Somewhere in the corner on the third shelf is the box with my old RC stuff, and in that box was sitting my very, very old Hitec Laser 4 transmitter – 72 MHz, 4 channels, definitely not usable anymore. So, I decided to engage in a project to convert this outdated piece of equipment into a 10-channel DSM2/DSMX transmitter.

The goal was to use the case, existing gimbal assemblies and switches, and to add couple more switches and 2 potentiometers to create a transmitter with Throttle, Rudder, Aileron, Elevator, four on-off channels, and two continuous channels using potentiometers.

As the actual transmitter I planned to use OrangeRX DIY Transmitter Module, which I acquired some time ago. I did not intend to use any of the original electronics, so I also planned to design and implement custom controller module that would generate 10-channel PPM signal to feed into OrangeRX module.

After opening the Laser 4 case, I found out that the case was intended by Hitec to be used in different configurations of transmitters, so the holes for mounting various additional switches and POTs were already marked on the inside – this made drilling the holes for various additional components much easier. Also, the final look of the product was much more “industrial”.

After removing original electronics and installing all required additional controls, I measured available mounting places and designed the new control board accounting for all necessary connectors and allowing for subsequent placement of OrangeRX module. This control board was designed around the relatively new dsPIC33EP64GS504 44-pin microcontroller from Microchip. This MCU operates at 70 MHz and has an ample number of fast 12-bit ADCs.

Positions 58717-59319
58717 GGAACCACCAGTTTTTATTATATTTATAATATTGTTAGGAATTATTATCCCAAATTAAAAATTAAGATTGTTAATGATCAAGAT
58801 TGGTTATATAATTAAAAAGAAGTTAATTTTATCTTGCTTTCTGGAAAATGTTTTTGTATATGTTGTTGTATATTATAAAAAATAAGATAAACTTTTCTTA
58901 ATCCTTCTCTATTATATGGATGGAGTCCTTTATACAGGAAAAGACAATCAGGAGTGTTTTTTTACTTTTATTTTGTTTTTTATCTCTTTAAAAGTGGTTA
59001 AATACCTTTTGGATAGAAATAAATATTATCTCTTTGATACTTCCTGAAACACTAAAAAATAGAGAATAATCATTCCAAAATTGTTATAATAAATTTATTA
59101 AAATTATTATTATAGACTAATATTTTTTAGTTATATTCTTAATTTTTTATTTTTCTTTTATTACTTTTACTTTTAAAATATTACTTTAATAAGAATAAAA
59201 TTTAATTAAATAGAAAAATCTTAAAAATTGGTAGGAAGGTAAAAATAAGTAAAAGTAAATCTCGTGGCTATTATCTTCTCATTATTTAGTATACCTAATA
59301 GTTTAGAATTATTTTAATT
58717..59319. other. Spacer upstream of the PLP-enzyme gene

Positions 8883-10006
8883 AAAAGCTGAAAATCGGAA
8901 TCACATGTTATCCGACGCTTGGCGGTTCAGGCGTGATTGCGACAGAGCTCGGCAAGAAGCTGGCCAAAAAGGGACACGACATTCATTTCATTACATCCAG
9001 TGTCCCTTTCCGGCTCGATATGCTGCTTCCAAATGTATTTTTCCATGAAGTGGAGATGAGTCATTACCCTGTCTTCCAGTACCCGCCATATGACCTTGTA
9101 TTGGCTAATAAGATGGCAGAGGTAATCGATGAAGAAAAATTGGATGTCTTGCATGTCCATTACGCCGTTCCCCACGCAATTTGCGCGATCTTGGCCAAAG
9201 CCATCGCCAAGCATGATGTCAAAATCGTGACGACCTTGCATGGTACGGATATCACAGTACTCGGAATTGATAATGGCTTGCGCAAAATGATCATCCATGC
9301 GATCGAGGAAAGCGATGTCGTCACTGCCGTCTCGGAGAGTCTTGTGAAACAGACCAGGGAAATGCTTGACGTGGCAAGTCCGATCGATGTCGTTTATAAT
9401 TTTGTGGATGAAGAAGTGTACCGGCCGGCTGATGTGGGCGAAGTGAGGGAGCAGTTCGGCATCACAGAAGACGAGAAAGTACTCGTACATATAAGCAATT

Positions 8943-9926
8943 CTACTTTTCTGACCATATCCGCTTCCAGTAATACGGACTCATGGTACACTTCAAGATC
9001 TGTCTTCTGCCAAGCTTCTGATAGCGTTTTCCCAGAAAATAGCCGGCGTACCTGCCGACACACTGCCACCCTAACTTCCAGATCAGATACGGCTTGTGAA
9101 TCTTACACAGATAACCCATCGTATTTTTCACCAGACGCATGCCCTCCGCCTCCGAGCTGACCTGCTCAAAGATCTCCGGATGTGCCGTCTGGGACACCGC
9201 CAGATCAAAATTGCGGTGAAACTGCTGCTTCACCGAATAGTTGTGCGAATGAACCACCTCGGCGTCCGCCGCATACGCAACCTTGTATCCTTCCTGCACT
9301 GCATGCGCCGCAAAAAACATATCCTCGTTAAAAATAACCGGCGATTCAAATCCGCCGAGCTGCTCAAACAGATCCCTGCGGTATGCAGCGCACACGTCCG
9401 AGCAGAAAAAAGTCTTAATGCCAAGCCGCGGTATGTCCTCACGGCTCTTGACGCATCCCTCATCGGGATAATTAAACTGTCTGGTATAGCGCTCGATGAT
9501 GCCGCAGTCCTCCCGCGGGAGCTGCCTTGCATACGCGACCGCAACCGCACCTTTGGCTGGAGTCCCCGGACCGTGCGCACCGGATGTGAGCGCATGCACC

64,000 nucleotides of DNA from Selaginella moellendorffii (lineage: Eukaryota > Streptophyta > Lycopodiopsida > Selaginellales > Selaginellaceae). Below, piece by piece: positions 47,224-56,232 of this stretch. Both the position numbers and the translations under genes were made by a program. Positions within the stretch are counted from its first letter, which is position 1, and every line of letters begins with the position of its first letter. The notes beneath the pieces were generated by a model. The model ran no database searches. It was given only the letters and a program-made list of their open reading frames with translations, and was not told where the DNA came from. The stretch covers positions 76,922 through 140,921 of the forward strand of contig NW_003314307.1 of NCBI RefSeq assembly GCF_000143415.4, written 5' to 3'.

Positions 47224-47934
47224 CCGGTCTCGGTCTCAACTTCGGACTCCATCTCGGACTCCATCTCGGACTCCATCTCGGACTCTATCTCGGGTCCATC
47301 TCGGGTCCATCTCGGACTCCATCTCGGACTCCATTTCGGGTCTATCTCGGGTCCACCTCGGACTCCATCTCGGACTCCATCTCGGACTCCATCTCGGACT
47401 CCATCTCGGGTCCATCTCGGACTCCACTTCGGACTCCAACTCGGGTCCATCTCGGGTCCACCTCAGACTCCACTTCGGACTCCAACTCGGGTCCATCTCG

This control board presented on the picture below mounted on my work table for programming and debugging. Besides connectors for various control elements and OrangeRX module, the board also has the ICSP connector for programming and serial connector compatible with XBee, which I used to upload real-time data for analysis and debugging. During development stage I used an LED to communicate the status of the board, which prior to mounting into the case was replaced by piezo buzzer.

After the software for the board was developed and successfully passed all tests, including communication with OrangeRX module, the board was installed into the case and all components connected to respective pins. This is how transmitter looked right before the case was closed:

This is how the final product looks like:

The red button in the upper right corner is the OrangeRX module pairing control:


 As I primarily fly drones which use my custom control boards, I did not need and thus did not provide any controls for mixing or reversing attitude controls – Rudder, Aileron, and Elevator controls provide signals corresponding to NED coordinate system. Thus, for example, when the Elevator stick is pushed forward respective control input moves toward minimum (from the central point) and when it is pulled back – the signal moves toward maximum.

On boot control board checks the position of all controls – throttle, all switches and POTs should be low, Rudder, Aileron, and Elevator should be at mid-point – the buzzer would issue a special tone if these conditions are not met. If the initial conditions are met, transmitter can be “armed” by toggling switch 3 (upper left) on and off again – arming will be indicated by a tone and controls will become enabled. Until controls are enabled, the board will provide OrangeRX module with the PPM signal corresponding to throttle, all switches and POTs being low, and Rudder, Aileron, and Elevator - at mid-point.